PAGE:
The AR/lncTCFL5-2/YBX1/SOX2 signaling axis in RCC xenograft model
In order to test the validity of the in vitro data, we performed the in vivo orthotopic mouse tumor formation assay with the OSRC-2 cells expressing firefly luciferase. The cells were divided into 4 groups, vector control with or without hypoxia for 48 h, and sh-lncTCFL5-2 group with and without hypoxia for 48 h. These cells were inoculated into the left kidney capsule of nude mice and tumor sizes and metastases were evaluated. Once the tumor formation was detectable, we also compared the efficacy of Sunitinib treatment in the groups with and without lncTCFL5-2. The In Vivo Imaging Systems (IVIS) was used to monitor tumor growth. After 8 weeks, we sacrificed the mice and examined the tumor metastasis in lung, liver, spleen, and right kidney with the help of IVIS.
The results showed that RCC cells with a reduction of lncTCFL5-2 pre-cultured under hypoxia and normoxia resulted in significantly slower tumor growth than the control group (Fig. 6G). When mice were treated with 40 mg/kg Sunitinib for two weeks, the tumors were significantly smaller in the sh-lncTCFL5-2 group than the control group (Fig. 6H). After 8 weeks, we sacrificed the mice, and the tumor volumes and weight measurement also confirmed the conclusion that sh-lncTCFL5-2 suppresses tumorigenicity under both normoxia and hypoxia (Fig. 6I, J). In addition, treating mice with 40 mg/kg Sunitinib every day for 2 weeks, the tumor size reduction is more significant in cells with a reduction of lncTCFL5-2 group than the control group (Fig. 6I, K). The tumor metastasis was also evaluated via the IVIS, which revealed that less metastasis occurred in the sh-TCFL5-2 group under both normoxia and hypoxia (Fig. 6L). The IHC staining also indicated that AR expression decreased clearly under hypoxia, and both YBX1 and SOX2 expression decreased sharply in sh-lncTCFL5-2 group consistent with the in vitro finding (Fig. 6M).
Together, these data indicated that AR/lncTCFL5-2/YBX1/SOX2 signaling axis plays a critical role in regulating CSC formation in vivo. Repression of lncTCFL5-2 expression likely will promote Sunitinib efficacy for RCC in vivo (Fig. 7).
The clear gender bias of RCC incidence implicates the androgen/AR signaling as a likely promoting factor for RCC initiation and development. Indeed, recent studies supported this view with various cell line studies in vitro and xenograft studies in vivo . However, AR staining in RCC tumors suggested that AR is expressed lower in RCC tumors as compared to normal kidney cells, which indirectly suggests that AR may play a negative role for the RCC progression [7, 21]. These contrasting findings suggest that it is difficult to use AR expression, and not AR function, in any single condition to conclude a role of AR in RCC initiation and progression. The current study indicated that AR might play roles differently in different pathophysiological conditions such as hypoxia, which influences the tumor microenvironment including tumor cells as well as stromal, endothelial, and immune cells . This finding that a single protein can influence differential biological outcomes in different conditions is certainly not new as opposite functions of Ras and Myc have also been found in cancerous cells vs. normal cells . Indeed, AR itself has been found to promote prostate cancer growth yet to suppress prostate cancer metastasis, two seemingly opposite characteristics associated with tumor progression . These results suggest that the overall biological function of a particular protein is largely dictated by the cellular and tissue context, thus targeted therapies based on the functions of these proteins need to be implemented with the understanding of these nuances.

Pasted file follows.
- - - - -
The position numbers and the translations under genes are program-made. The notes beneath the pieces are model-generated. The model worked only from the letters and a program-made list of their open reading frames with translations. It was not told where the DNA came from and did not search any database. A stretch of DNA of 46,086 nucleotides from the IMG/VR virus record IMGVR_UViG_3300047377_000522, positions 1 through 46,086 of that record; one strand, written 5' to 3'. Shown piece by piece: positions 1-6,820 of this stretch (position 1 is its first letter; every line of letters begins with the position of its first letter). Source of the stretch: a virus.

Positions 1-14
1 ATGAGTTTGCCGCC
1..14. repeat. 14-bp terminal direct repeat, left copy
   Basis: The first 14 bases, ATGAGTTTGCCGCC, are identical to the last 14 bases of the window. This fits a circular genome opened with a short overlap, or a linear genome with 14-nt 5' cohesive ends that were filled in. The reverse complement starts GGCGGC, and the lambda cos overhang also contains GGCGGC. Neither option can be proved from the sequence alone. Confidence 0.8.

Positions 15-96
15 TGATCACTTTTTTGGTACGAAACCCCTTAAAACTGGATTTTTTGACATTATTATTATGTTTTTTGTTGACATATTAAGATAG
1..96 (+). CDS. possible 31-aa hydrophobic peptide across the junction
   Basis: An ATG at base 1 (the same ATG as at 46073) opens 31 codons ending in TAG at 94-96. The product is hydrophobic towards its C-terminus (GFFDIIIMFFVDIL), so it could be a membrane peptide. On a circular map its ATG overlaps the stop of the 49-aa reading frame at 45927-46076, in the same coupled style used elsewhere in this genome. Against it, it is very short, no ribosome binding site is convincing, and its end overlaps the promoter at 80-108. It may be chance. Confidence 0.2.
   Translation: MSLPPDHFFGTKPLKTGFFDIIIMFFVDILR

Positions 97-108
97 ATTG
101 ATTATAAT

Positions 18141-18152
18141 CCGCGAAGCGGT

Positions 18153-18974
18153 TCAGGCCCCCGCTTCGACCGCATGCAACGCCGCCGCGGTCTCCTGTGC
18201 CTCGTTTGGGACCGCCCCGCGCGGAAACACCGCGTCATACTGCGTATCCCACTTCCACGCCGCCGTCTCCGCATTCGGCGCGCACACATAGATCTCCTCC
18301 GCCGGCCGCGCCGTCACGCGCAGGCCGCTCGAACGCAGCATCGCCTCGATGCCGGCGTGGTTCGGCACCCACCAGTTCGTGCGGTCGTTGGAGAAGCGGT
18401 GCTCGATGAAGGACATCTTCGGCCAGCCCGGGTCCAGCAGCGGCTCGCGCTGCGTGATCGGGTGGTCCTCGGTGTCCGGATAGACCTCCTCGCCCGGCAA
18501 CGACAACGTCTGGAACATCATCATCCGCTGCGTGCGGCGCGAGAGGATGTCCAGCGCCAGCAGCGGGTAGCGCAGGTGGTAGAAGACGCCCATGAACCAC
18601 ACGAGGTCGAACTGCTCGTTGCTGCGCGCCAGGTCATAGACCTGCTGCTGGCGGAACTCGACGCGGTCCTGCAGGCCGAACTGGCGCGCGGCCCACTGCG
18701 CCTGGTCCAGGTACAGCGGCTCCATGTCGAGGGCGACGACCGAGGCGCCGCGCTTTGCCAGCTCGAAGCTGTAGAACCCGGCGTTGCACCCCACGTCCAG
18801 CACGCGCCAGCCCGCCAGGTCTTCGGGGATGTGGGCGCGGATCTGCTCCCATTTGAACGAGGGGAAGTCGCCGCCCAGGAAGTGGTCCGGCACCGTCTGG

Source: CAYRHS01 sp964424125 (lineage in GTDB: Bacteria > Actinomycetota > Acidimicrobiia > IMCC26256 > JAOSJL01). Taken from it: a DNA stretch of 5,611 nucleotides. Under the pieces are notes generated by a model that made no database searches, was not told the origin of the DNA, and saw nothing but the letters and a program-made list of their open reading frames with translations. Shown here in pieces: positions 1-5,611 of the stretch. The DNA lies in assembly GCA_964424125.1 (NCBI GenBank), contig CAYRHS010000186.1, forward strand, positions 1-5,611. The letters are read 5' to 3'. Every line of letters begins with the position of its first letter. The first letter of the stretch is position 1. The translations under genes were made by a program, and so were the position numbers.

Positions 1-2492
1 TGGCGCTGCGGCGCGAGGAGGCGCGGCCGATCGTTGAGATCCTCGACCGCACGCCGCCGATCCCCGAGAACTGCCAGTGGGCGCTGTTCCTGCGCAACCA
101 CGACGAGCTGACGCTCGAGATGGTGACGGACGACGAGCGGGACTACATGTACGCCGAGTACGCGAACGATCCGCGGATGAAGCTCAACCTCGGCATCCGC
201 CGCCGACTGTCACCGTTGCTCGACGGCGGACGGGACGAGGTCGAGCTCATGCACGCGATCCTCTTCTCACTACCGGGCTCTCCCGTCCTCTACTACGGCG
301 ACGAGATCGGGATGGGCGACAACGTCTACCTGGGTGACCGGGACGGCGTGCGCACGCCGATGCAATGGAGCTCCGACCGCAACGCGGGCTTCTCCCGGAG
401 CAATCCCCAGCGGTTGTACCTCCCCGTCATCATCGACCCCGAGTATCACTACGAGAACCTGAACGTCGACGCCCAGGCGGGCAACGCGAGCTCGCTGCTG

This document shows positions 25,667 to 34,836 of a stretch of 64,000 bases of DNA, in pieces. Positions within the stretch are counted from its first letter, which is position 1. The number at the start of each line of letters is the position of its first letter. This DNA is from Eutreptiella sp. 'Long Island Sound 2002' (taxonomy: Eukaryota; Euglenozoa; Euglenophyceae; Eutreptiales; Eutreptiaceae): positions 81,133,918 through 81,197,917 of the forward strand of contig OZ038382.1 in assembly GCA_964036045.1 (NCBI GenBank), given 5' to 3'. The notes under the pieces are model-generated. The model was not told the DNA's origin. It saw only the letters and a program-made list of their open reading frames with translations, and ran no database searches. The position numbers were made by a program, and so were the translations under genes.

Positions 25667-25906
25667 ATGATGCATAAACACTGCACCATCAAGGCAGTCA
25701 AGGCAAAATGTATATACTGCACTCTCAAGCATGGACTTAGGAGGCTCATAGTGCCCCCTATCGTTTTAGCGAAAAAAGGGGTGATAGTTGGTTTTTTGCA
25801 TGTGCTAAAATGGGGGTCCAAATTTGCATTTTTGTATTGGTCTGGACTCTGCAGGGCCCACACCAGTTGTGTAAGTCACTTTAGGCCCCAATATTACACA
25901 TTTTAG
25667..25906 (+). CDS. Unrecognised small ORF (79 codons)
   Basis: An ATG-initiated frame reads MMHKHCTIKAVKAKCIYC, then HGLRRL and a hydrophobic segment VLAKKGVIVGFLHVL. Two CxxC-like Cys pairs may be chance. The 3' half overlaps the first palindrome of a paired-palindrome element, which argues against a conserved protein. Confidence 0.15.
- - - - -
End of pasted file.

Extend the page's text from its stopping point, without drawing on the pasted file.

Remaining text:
Recent whole transcriptome sequencing has revealed a large number of putative lncRNAs that seem to be involved in a variety of biological processes, including cell-cycle regulation , embryonic stem cell (ESC) pluripotency [26, 27], and cancer progression . We provided a first example of a lncRNA that is critical for the hypoxia-regulated RCC stem cells phenotype with the identification of the lncTCFL5-2. Mechanistic studies indicated that this lncRNA can interact through YBX1 to regulate SOX2 expression that in turn regulates the CSCs phenotype as indicated by the sphere formation assay as well as CSCs biomarkers expression. Interestingly, although hypoxia-inducible factors (HIFs) are key transcriptional modulators that mediate the hypoxia signaling associated with multiple processes in RCC progression , we found that lncTCFL5-2 is not regulated by HIFs. As shown in the Additional file 1: Fig. S4C, a reduction of HIF2a through shRNA-mediated knock down or a small molecule inhibitor in both SW839 and OSRC-2 cells failed to alter the lncTCFL5-2 expression in response to hypoxia. It is clear that AR is important for this regulation, but whether AR serves as a sensor of oxygen availability or as a cofactor together with other oxygen sensors such as the JmjC family of histone demethylases  to regulate lncRNA-TCFL5-2 expression remains to be determined.